But this may become, especially in the context of our contemporary theaters of war, increasingly difficult. As war technology advances exponentially and we become more and more able to replace human effort, skill, and sacrifice with robotics, we risk also displacing our essentially human ability to recognize ourselves, and—even more dangerously, in the context of war—others as human.
Cleve and I met in eighth grade where we briefly “went out” before breaking up, because I thought he had a crush on one of our school’s cheerleaders. We remained fairly close, carefully dodging an intensity we were too young to address. We lost touch after high school.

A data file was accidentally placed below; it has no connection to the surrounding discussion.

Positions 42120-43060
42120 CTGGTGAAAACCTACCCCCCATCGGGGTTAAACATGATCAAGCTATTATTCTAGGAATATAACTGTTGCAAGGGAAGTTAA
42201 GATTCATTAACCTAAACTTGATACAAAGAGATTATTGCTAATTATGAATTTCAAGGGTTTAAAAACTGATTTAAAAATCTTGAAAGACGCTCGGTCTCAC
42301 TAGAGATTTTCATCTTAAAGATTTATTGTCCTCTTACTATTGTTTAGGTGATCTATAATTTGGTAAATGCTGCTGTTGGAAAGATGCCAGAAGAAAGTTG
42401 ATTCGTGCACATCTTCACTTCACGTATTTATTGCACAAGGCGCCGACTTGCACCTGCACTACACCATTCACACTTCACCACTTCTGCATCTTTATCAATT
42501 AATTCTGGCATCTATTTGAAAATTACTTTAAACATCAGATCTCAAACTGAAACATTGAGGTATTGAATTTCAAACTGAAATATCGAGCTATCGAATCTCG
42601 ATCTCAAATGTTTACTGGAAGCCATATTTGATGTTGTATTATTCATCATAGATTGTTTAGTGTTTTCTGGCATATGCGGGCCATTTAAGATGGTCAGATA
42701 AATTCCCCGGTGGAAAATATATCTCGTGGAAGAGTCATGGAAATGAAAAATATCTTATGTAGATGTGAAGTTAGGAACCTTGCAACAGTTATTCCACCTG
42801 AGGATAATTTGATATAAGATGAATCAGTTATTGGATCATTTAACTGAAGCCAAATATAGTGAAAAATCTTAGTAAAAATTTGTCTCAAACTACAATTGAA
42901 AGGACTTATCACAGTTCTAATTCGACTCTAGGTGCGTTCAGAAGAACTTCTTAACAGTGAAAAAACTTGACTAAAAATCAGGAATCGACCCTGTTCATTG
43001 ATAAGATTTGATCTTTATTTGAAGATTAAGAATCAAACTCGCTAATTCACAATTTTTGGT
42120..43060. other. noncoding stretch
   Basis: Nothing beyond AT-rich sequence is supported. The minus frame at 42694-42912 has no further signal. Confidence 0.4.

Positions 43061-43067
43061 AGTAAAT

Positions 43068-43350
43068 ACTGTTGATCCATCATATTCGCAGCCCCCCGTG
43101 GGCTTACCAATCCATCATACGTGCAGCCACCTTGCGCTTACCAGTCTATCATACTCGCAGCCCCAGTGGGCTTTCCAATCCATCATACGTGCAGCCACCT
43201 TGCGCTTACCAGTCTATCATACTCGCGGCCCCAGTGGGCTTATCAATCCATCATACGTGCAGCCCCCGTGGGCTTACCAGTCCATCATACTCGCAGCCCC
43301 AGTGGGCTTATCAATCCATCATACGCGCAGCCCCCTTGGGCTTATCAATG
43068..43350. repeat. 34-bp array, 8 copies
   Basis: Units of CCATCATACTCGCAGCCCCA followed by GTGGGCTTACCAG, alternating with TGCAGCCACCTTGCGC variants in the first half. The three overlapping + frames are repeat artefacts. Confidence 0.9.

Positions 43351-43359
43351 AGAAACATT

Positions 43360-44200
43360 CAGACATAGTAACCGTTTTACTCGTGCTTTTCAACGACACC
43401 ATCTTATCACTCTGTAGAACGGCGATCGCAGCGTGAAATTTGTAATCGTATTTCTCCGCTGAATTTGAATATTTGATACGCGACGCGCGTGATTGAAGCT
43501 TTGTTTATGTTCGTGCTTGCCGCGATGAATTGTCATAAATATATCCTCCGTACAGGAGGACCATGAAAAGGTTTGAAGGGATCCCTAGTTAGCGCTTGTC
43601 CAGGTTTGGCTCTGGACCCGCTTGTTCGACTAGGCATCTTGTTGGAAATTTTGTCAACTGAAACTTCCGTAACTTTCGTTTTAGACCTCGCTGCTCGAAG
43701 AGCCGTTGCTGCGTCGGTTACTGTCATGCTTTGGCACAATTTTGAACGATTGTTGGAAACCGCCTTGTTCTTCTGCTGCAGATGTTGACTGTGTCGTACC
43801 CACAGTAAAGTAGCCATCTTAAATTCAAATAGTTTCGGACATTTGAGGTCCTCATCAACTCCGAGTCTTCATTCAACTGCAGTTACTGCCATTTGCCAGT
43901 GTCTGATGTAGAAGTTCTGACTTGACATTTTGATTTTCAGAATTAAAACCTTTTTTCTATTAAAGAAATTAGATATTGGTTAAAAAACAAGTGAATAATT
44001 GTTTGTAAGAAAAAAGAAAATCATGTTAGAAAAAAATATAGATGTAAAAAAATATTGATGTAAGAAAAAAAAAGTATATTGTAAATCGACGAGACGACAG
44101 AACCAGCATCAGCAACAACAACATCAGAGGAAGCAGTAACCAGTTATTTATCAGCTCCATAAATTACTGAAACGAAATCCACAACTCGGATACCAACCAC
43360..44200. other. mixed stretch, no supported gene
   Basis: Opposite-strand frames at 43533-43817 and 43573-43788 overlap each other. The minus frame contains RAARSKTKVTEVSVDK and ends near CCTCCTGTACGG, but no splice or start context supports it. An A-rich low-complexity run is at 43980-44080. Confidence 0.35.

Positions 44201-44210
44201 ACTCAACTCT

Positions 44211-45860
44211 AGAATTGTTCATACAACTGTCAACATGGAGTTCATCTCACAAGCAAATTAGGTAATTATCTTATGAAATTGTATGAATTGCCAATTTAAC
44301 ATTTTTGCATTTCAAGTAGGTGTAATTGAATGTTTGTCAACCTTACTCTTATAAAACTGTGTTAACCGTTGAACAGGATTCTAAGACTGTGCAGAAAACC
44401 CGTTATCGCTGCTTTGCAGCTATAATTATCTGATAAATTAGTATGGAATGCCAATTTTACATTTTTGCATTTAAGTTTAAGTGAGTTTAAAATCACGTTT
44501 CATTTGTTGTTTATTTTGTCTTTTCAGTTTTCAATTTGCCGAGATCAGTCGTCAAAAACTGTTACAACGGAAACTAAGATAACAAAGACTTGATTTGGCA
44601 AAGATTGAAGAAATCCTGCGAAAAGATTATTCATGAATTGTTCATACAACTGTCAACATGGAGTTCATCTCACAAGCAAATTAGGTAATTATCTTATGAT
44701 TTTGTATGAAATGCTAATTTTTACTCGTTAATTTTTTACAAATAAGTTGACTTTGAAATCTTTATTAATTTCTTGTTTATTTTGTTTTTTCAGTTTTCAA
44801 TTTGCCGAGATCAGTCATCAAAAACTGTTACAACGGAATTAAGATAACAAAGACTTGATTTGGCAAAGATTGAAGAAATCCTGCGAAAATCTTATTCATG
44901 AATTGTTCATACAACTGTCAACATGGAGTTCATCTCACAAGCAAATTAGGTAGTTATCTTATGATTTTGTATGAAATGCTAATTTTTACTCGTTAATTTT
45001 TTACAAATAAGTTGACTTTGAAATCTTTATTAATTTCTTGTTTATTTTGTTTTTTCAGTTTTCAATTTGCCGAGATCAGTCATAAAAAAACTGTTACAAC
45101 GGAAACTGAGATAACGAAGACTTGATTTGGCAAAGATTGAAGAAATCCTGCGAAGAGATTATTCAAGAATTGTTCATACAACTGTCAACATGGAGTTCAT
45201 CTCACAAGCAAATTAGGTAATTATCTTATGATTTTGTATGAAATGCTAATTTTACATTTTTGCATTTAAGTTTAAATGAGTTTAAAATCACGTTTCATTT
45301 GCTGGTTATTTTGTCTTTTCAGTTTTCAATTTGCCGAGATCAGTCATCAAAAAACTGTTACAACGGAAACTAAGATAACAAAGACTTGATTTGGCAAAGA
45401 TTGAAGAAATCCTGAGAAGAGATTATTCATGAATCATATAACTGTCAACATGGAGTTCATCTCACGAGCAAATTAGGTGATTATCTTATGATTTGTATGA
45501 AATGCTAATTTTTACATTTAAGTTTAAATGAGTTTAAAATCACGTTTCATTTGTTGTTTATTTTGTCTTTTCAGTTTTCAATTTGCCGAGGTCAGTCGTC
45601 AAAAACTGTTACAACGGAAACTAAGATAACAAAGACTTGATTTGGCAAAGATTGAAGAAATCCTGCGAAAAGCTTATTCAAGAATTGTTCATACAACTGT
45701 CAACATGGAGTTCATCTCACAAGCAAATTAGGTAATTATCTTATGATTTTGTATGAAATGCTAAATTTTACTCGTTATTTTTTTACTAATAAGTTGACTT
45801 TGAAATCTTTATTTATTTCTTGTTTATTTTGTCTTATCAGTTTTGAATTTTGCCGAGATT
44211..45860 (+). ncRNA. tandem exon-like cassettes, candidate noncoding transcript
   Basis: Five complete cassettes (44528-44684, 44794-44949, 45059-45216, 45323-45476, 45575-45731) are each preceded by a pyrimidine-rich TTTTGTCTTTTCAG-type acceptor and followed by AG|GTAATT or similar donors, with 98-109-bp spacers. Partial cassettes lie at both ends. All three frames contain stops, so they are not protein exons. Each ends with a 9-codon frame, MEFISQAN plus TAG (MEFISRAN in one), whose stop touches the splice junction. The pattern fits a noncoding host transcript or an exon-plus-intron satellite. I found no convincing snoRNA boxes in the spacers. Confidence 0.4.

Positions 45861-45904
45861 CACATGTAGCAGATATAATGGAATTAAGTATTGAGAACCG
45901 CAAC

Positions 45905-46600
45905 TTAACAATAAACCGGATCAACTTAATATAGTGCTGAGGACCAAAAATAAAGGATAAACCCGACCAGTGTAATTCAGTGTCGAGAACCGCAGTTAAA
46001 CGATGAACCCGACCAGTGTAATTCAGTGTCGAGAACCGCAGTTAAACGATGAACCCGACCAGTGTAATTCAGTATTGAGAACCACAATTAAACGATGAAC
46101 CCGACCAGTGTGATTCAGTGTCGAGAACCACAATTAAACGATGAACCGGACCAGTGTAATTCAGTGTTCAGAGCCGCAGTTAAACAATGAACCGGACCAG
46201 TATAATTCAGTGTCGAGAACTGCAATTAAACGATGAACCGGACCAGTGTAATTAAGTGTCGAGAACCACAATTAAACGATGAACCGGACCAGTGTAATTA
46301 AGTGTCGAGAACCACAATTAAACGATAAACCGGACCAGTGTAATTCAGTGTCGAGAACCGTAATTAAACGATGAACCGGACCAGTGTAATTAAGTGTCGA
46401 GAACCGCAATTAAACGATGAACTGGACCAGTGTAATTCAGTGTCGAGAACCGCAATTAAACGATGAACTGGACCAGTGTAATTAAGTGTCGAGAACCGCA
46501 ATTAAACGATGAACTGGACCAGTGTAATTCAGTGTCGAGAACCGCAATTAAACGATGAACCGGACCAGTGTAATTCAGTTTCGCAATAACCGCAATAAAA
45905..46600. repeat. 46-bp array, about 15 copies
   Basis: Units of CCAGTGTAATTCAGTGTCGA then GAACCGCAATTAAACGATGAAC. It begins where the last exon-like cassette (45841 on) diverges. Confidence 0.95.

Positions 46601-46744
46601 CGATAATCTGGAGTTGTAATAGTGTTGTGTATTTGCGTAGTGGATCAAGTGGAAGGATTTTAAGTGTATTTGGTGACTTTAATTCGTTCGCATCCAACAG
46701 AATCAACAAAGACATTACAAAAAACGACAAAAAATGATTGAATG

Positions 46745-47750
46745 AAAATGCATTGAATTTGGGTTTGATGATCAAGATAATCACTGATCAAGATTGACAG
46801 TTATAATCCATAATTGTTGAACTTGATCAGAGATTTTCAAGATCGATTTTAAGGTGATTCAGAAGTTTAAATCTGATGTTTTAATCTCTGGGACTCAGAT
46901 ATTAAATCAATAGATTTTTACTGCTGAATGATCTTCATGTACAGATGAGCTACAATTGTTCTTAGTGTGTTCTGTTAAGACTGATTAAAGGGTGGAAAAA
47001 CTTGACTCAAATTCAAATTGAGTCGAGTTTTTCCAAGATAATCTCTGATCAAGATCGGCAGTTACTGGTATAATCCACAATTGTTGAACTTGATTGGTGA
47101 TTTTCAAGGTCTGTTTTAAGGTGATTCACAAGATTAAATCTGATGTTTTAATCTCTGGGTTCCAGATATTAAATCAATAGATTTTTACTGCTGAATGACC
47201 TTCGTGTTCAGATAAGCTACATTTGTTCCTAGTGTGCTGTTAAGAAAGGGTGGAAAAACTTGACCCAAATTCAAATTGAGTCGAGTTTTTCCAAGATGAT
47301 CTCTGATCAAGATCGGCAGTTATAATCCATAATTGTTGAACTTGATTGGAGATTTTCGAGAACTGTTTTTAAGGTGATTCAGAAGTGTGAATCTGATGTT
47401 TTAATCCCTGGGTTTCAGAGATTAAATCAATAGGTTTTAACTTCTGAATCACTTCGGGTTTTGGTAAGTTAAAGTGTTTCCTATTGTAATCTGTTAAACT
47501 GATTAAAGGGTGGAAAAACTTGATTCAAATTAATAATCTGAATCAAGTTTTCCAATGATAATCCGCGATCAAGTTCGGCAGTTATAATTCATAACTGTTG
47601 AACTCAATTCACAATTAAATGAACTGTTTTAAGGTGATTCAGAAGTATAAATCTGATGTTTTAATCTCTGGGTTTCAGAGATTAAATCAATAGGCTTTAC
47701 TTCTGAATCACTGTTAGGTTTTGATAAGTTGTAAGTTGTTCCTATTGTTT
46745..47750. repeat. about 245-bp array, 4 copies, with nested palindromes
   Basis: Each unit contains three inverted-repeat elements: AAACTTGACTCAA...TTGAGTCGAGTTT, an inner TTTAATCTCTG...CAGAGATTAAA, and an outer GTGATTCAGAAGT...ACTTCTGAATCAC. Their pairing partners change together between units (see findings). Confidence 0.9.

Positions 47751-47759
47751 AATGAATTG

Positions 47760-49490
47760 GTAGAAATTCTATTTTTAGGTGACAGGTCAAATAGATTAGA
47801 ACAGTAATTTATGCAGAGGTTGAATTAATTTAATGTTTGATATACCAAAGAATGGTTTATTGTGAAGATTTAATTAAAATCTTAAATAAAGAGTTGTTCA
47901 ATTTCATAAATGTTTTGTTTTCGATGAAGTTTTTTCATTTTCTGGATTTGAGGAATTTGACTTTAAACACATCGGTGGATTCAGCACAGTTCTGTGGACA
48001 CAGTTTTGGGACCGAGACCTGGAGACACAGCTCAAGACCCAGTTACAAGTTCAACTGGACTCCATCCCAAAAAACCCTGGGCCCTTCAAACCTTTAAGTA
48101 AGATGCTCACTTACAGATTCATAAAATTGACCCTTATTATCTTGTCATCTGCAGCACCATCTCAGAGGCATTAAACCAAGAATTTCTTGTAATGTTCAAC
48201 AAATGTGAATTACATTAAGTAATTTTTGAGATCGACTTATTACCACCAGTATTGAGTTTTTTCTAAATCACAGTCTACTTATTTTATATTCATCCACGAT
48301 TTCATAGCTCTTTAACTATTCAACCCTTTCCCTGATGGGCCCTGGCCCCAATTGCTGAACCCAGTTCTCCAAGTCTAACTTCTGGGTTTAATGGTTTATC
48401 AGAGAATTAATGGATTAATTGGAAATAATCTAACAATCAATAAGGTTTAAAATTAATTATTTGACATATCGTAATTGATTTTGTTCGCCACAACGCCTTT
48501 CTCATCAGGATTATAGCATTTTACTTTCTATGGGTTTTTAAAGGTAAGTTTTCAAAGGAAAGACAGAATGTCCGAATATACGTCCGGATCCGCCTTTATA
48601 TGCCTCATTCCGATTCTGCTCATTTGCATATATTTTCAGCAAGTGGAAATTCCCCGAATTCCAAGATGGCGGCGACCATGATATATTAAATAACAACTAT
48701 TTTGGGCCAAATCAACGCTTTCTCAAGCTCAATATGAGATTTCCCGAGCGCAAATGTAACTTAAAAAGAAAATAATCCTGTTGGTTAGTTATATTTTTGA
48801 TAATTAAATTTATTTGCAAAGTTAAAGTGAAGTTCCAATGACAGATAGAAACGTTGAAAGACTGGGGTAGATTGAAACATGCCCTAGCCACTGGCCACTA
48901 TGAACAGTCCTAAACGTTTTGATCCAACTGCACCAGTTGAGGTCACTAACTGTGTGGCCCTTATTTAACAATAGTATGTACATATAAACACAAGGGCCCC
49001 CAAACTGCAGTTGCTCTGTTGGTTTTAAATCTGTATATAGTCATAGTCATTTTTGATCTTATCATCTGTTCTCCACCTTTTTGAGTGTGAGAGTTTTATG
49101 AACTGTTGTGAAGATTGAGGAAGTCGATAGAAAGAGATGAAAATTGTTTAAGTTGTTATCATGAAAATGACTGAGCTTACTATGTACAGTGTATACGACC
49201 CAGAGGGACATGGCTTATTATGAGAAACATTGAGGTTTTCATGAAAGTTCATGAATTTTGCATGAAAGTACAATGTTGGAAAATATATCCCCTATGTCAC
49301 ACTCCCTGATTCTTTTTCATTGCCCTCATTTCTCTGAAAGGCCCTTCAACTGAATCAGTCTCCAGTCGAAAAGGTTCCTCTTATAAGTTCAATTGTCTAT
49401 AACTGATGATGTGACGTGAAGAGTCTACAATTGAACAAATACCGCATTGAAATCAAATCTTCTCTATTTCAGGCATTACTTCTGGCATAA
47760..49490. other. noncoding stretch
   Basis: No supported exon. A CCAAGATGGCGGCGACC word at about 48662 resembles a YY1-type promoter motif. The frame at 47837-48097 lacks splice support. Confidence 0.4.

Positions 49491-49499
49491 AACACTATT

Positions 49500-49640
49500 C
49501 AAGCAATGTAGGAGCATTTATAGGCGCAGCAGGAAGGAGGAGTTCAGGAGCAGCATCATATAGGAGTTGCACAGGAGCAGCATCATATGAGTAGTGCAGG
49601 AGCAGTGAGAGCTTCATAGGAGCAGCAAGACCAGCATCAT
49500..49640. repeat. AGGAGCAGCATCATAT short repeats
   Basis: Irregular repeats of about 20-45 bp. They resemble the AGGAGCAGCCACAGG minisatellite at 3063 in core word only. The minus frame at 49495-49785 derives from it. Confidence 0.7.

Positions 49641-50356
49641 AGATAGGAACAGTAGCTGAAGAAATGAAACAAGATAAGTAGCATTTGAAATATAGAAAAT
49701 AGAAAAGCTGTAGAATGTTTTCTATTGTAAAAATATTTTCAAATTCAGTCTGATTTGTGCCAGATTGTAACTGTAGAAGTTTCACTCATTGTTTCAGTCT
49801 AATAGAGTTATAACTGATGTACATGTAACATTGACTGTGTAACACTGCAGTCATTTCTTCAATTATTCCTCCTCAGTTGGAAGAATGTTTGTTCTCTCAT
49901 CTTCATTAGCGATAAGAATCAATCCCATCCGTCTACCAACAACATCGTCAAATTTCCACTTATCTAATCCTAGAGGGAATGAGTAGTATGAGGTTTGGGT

She tacks the quote on her wall. Not the virtual kind, but the smooth white one with the round corners. The sound of a kettle whistles in the kitchen. Outside, the rustle of a few trees. This is Montréal in the spring. It is the sound of being nine hundred and eighty kilometres west of the Atlantic Ocean.